BANGOR — Shame is a powerful weapon. As the best-selling researcher Brené Brown writes, a shameful story loves secrecy but cannot survive being spoken aloud or treated with empathy.

The anti-abortion movement primarily trades and profits in the currency and language of shame. They’ve crafted a masterful web of lies and deceit that have led to closures of hundreds of clinics, cutting off access to care for women across the country and creating stigma around abortion, an experience nearly one in three women in the U.S. will have in her lifetime.

This stigma has become deeply entrenched in American culture, making a personal decision become one of the most politicized topics in society.

The only way to overcome the dangerous assault on abortion rights is to tell our stories to push back against their shaming. For far too long, much of the abortion rights movement has been too apologetic and refused to acknowledge what we all know to be true: Safe and legal abortion has enabled an entire generation of women to grow up with economic security, empowering us to pursue our professional and personal dreams.

Fortunately, that culture of fear and stigma is finally changing, and I’m so proud to be part of a movement that is speaking our truth aloud. I decided to share my abortion story alongside more than 100 other lawyers in a brief to the U.S. Supreme Court, and in this column today, for those who cannot. One of just 45 amicus briefs filed in Whole Woman’s Health v. Hellerstedt, the case challenging Texas’ onerous TRAP (“Targeted Regulation of Abortion Providers”) law, the lawyers’ brief has gotten tremendous response.

From stories of illegal pre-Roe abortion, to women escaping abuse, to those choosing abortion to preserve their own health, the brief shows how each woman’s abortion shaped her professional path to a career in law and other endeavors. As one woman wrote: “To the world, I am an attorney who had an abortion, and to myself, I am an attorney because I had an abortion.”

As much as our 113 individual stories may differ, a unifying theme is abundantly clear: Without access to safe and legal abortion, none of us would be pursuing the personal and professional lives we are now.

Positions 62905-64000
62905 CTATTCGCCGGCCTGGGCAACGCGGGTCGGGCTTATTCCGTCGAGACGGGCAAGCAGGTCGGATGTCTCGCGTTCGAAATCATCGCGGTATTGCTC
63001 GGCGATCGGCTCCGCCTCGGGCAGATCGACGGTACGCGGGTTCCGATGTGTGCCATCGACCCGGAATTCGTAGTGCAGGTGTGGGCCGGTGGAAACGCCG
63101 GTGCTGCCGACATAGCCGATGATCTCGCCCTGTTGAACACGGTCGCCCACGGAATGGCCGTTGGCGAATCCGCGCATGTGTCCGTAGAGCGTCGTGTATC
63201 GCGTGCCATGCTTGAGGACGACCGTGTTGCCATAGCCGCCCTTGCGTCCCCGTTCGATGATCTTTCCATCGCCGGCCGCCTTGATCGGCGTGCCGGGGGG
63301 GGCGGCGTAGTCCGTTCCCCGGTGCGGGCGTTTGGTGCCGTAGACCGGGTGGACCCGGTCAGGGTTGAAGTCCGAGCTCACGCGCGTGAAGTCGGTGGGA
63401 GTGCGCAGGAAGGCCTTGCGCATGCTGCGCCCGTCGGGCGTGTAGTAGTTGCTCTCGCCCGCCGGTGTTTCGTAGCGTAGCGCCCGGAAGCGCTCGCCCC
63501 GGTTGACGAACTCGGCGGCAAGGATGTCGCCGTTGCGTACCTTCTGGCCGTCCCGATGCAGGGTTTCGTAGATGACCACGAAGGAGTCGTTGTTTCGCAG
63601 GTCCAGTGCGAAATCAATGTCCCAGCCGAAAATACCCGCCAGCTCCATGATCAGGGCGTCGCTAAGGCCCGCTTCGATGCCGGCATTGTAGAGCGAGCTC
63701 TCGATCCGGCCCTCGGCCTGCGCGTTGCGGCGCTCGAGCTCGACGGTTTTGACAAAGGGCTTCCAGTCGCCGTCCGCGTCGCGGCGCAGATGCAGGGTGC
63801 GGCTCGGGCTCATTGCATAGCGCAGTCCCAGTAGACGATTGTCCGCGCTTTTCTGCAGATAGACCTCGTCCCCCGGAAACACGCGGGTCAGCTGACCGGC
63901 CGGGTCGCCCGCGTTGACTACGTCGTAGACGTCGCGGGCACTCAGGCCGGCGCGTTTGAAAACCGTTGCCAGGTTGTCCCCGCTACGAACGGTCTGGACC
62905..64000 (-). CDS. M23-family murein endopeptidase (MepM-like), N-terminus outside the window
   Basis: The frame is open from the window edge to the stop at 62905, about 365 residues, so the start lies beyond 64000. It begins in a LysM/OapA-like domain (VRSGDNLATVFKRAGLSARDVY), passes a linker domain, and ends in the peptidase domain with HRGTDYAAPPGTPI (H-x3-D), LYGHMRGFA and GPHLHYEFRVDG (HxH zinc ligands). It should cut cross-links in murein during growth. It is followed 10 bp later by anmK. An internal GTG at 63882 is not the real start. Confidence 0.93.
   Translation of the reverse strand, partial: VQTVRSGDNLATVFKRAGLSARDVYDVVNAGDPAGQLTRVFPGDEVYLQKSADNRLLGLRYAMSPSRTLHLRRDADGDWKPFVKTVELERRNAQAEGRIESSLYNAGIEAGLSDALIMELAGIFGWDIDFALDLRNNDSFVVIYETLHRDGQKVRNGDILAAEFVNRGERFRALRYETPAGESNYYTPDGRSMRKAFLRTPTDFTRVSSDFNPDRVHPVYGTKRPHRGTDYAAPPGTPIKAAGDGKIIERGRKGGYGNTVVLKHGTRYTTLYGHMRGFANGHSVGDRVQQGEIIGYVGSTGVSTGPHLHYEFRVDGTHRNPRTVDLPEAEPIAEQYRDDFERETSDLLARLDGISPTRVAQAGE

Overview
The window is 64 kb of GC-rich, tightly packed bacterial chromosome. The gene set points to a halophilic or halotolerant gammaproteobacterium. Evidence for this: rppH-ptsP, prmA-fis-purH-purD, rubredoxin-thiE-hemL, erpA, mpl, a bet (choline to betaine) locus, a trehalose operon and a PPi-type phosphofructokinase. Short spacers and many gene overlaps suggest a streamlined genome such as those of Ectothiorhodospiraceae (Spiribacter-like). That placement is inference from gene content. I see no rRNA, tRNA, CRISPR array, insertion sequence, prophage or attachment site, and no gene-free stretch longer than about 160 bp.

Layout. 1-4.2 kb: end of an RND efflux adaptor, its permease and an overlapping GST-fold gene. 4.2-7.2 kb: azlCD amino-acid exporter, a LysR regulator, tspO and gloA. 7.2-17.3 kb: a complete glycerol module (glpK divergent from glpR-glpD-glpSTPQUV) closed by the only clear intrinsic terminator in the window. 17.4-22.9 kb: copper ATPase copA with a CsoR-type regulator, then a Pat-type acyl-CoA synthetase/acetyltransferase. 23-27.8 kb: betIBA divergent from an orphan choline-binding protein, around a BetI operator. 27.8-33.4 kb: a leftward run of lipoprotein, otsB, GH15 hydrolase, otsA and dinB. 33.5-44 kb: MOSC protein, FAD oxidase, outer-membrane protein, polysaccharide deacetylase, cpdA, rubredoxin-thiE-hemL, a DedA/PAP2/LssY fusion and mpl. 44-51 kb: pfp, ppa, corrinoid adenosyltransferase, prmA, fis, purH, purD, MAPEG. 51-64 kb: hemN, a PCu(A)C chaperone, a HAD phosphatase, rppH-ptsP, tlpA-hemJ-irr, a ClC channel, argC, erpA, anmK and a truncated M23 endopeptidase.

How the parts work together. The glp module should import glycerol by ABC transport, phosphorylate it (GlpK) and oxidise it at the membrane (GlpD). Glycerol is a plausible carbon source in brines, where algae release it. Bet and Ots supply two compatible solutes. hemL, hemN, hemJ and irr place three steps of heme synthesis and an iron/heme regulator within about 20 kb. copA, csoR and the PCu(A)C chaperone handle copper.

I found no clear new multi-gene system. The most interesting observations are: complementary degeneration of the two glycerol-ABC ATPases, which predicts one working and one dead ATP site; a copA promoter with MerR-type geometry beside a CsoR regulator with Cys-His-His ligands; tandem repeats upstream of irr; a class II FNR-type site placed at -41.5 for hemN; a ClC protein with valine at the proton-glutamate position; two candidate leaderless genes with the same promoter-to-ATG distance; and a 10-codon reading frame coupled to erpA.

Equally important, the reasons we sought abortion care are as varied as each of us. The reasons don’t matter. What matters is that without access to abortion care, women do not have full autonomy and will never full reach true gender equality. The only way for women to achieve full participation in our society is to have control over our reproductive lives.

For many women, unfortunately, the stigma and associated shame are so strong that they cannot even tell their partner or closest friend or family member about their abortion experience.

When we shine a light on the real stories of individuals whose lives have been helped by access to abortion care, however, we reduce the stigma that harms all of us. Each story contributes to shattering the decades-old mythology that has been built up to shame us into silence. One by one, we can shatter that mythology, tearing it down imaginary brick by imaginary brick.

But time is not on our side. The frightening reports we hear out of Texas, both anecdotally from those who work on the front lines, and the aggregate data from researchers who study the impact of the TRAP law on Texas women, are strikingly similar to those we heard pre-Roe, when women regularly sought illegal, unsafe abortions.

It’s hard to imagine a world in which women were forced to endure such oppression, and yet, the latest news out of Texas, Florida and Mississippi feels eerily reminiscent of such desperate times. Last year, even the Maine Legislature came dangerously close to passing a harmful TRAP bill much like the one in Texas.

Oral arguments are scheduled for Wednesday in Whole Woman’s Health v. Hellerstedt. While the court’s decision in the case will have momentous consequences for our country, and especially the women of Texas, this is surely not the last time that our government will consider its role in regulating women’s bodies.

But as more women share their stories, whether it be with family or friends, or in more public venues like a speakout or online, together we will shatter stigma and shine a light for future generations of women to access abortion care if and when they need it, free from shame and other barriers.